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The security risk assessment is suited for projects ranging from a large-scale master plan for a campus to an individual building in any location.
Clearly, the security risk assessment is vital in large-scale projects in high-risk areas. For a master plan of a new multiple-use district in Abu Dhabi, the security risk assessment examined threats, risks, and vulnerabilities in a series of concentric circles including the geographic region, country, surrounding area, district, facility types, and individual buildings from perimeter to core. Recommendations ranged from strategies for the overall master plan to the design of each building.
But an assessment also has value on a wide range of other types of projects. For example, a large state university system was developing a facility that would involve public access at various hours to the building, to special event spaces, and to a collection of valuable cultural assets. The assessment examined threats, risks, and vulnerabilities in a series of concentric circles. Stakeholders included the state system, campus facility managers and security staff, and building managers and operators. The security risk assessment identified a number of broad strategies ranging from establishment of a “stand-off” zone between the building and pedestrian circulation and street vendors to specific architectural and infrastructural strategies. For example, for the facade of the building, which is adjacent to a parking garage, a curtain wall was replaced with narrow vertical glass panels. Clear separations were established between public spaces and the “back of the house,” and the back of the house was gated after hours.
With super-tall, multiple-occupancy skyscrapers, the security risk assessment is critically important to inform design. Often these projects comprise high-end retail spaces on the lobby level, commercial office space on mid-level floors, and luxury residences on the upper floors. In one case, the security risk assessment recommended three separate secure zones of access, egress, and internal circulation.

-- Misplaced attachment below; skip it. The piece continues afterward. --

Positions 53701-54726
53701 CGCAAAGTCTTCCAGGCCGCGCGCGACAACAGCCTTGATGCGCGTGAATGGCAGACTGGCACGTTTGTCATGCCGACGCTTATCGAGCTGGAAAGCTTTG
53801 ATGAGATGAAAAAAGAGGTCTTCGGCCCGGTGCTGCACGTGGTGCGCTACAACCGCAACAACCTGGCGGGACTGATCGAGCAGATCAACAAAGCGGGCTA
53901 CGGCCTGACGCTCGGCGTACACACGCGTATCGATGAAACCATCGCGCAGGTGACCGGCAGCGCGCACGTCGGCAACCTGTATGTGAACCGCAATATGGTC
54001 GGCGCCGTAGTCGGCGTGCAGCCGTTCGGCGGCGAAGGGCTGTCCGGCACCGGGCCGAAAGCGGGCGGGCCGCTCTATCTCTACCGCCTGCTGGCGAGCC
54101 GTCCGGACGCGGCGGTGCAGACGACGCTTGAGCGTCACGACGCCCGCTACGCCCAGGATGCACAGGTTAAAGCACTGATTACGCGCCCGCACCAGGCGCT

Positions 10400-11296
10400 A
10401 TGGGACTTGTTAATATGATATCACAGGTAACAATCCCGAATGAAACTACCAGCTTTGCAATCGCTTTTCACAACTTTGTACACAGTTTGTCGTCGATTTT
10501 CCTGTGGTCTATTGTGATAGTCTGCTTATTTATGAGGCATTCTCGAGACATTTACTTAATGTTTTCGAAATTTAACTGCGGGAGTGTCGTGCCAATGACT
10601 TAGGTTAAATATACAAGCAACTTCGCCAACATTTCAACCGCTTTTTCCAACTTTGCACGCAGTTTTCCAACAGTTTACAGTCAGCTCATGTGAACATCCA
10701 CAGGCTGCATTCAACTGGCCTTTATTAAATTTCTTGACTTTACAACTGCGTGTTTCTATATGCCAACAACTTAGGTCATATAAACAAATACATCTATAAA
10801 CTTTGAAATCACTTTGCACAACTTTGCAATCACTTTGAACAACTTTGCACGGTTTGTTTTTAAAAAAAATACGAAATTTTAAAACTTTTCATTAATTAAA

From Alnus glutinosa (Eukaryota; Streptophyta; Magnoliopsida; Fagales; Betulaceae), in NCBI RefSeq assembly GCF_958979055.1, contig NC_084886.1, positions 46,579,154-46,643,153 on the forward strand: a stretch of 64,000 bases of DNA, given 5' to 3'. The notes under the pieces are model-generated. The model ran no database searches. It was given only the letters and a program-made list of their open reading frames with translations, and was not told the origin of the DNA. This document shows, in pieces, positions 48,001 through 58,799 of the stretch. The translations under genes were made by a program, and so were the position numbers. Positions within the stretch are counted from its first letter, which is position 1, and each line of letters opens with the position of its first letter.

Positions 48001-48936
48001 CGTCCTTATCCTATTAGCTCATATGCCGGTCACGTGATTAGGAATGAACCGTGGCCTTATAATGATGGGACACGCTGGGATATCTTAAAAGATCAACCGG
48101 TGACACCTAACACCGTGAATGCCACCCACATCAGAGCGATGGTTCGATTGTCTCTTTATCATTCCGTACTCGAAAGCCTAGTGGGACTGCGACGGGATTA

The assessment can provide high-level recommendations for other building systems as well. During the assessment for a hospital complex in the Middle East, concerns arose about chemical, radiological, or biological attack utilizing the building’s HVAC system. While the risk for such an attack was low, the assessment did advise the use of security dampers, detection equipment, and shutdown protocols.
Solutions for other building systems include secured redundancy for electrical infrastructure and increased access control on plumbing and water supplies. One key theme that comes out of nearly every assessment is the need for other building disciplines to coordinate with security consultants to ensure that all aspects of the design are informed by security considerations.
Owners are experts in their core businesses, not security experts. Understandably, they often conclude that their facility design is secure. A security risk assessment can open their eyes to vulnerabilities present in the design.
In addition to identifying modifications to reduce risk, the security risk assessment establishes a clear road map for design and protection of the building security system and operations. Additionally, when the assessment is conducted early in the project lifecycle, it provides the owner and facility management with a secure project while maintaining cost efficiency and aesthetics.
A living document, the security risk assessment can inform decisions and policies for years to come. The owner has a model to address threats and vulnerabilities as the nature of the property, surrounding area, and technology evolve. Periodic review of the assessment and current property — that is, a security audit or security gap analysis — can identify new vulnerabilities and offer cost-effective recommendations.
Zackary Tyman is a security consultant and engineer in the New York City office of WSP | Parsons Brinckerhoff. He can be reached at Zack.email@example.com.
Email comments and questions to firstname.lastname@example.org.
Security Risk Assessment Appropriate For All Buildings, But Vital For Large, High-Risk Facilities